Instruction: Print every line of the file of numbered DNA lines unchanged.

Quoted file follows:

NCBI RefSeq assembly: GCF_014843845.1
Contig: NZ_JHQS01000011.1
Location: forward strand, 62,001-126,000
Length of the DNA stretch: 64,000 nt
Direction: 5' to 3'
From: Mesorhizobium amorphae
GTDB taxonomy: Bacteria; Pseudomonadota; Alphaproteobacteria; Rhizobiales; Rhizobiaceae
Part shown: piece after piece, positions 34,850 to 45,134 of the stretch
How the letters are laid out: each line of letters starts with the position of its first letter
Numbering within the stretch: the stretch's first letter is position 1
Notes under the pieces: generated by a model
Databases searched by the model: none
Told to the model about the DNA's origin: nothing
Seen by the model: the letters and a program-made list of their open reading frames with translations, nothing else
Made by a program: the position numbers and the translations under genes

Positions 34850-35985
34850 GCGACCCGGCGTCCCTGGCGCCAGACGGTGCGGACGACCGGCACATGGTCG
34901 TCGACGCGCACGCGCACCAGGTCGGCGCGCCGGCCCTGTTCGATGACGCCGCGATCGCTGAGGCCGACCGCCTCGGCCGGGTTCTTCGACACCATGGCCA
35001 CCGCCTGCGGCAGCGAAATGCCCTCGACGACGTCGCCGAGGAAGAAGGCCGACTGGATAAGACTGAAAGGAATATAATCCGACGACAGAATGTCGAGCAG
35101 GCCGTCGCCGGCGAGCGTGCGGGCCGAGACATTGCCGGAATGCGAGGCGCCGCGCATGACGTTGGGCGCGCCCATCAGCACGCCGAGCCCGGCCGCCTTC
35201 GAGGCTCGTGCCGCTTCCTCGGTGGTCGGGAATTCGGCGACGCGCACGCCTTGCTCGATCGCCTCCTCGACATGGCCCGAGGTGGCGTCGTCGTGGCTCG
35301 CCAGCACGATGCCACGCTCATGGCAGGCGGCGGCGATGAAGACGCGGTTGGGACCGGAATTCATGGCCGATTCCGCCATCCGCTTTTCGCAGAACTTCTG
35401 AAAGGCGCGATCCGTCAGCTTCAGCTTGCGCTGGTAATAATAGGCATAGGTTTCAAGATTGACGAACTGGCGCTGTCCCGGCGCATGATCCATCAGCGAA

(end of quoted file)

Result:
NCBI RefSeq assembly: GCF_014843845.1
Contig: NZ_JHQS01000011.1
Location: forward strand, 62,001-126,000
Length of the DNA stretch: 64,000 nt
Direction: 5' to 3'
From: Mesorhizobium amorphae
GTDB taxonomy: Bacteria; Pseudomonadota; Alphaproteobacteria; Rhizobiales; Rhizobiaceae
Part shown: piece after piece, positions 34,850 to 45,134 of the stretch
How the letters are laid out: each line of letters starts with the position of its first letter
Numbering within the stretch: the stretch's first letter is position 1
Notes under the pieces: generated by a model
Databases searched by the model: none
Told to the model about the DNA's origin: nothing
Seen by the model: the letters and a program-made list of their open reading frames with translations, nothing else
Made by a program: the position numbers and the translations under genes

Positions 34850-35985
34850 GCGACCCGGCGTCCCTGGCGCCAGACGGTGCGGACGACCGGCACATGGTCG
34901 TCGACGCGCACGCGCACCAGGTCGGCGCGCCGGCCCTGTTCGATGACGCCGCGATCGCTGAGGCCGACCGCCTCGGCCGGGTTCTTCGACACCATGGCCA
35001 CCGCCTGCGGCAGCGAAATGCCCTCGACGACGTCGCCGAGGAAGAAGGCCGACTGGATAAGACTGAAAGGAATATAATCCGACGACAGAATGTCGAGCAG
35101 GCCGTCGCCGGCGAGCGTGCGGGCCGAGACATTGCCGGAATGCGAGGCGCCGCGCATGACGTTGGGCGCGCCCATCAGCACGCCGAGCCCGGCCGCCTTC
35201 GAGGCTCGTGCCGCTTCCTCGGTGGTCGGGAATTCGGCGACGCGCACGCCTTGCTCGATCGCCTCCTCGACATGGCCCGAGGTGGCGTCGTCGTGGCTCG
35301 CCAGCACGATGCCACGCTCATGGCAGGCGGCGGCGATGAAGACGCGGTTGGGACCGGAATTCATGGCCGATTCCGCCATCCGCTTTTCGCAGAACTTCTG
35401 AAAGGCGCGATCCGTCAGCTTCAGCTTGCGCTGGTAATAATAGGCATAGGTTTCAAGATTGACGAACTGGCGCTGTCCCGGCGCATGATCCATCAGCGAA